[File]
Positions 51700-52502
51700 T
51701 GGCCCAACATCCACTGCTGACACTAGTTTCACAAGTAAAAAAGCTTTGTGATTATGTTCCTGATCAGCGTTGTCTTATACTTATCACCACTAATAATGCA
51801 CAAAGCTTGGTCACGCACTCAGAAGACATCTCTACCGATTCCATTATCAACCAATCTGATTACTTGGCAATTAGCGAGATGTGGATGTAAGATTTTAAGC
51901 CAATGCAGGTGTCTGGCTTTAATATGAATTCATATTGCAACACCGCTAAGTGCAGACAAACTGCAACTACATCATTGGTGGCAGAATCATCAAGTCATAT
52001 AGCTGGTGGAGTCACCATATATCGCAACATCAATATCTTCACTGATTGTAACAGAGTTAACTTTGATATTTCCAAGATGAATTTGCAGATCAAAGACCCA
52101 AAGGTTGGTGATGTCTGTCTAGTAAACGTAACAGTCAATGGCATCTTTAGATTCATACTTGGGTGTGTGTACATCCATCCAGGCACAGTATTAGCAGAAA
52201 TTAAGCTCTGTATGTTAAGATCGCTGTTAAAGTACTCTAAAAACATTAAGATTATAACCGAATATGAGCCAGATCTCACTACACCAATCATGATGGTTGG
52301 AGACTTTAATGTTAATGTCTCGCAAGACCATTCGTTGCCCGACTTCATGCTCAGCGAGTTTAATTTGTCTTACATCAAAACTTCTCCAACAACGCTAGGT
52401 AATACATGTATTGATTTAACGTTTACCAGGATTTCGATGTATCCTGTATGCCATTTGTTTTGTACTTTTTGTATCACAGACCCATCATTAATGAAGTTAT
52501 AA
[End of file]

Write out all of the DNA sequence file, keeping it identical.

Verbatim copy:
Positions 51700-52502
51700 T
51701 GGCCCAACATCCACTGCTGACACTAGTTTCACAAGTAAAAAAGCTTTGTGATTATGTTCCTGATCAGCGTTGTCTTATACTTATCACCACTAATAATGCA
51801 CAAAGCTTGGTCACGCACTCAGAAGACATCTCTACCGATTCCATTATCAACCAATCTGATTACTTGGCAATTAGCGAGATGTGGATGTAAGATTTTAAGC
51901 CAATGCAGGTGTCTGGCTTTAATATGAATTCATATTGCAACACCGCTAAGTGCAGACAAACTGCAACTACATCATTGGTGGCAGAATCATCAAGTCATAT
52001 AGCTGGTGGAGTCACCATATATCGCAACATCAATATCTTCACTGATTGTAACAGAGTTAACTTTGATATTTCCAAGATGAATTTGCAGATCAAAGACCCA
52101 AAGGTTGGTGATGTCTGTCTAGTAAACGTAACAGTCAATGGCATCTTTAGATTCATACTTGGGTGTGTGTACATCCATCCAGGCACAGTATTAGCAGAAA
52201 TTAAGCTCTGTATGTTAAGATCGCTGTTAAAGTACTCTAAAAACATTAAGATTATAACCGAATATGAGCCAGATCTCACTACACCAATCATGATGGTTGG
52301 AGACTTTAATGTTAATGTCTCGCAAGACCATTCGTTGCCCGACTTCATGCTCAGCGAGTTTAATTTGTCTTACATCAAAACTTCTCCAACAACGCTAGGT
52401 AATACATGTATTGATTTAACGTTTACCAGGATTTCGATGTATCCTGTATGCCATTTGTTTTGTACTTTTTGTATCACAGACCCATCATTAATGAAGTTAT
52501 AA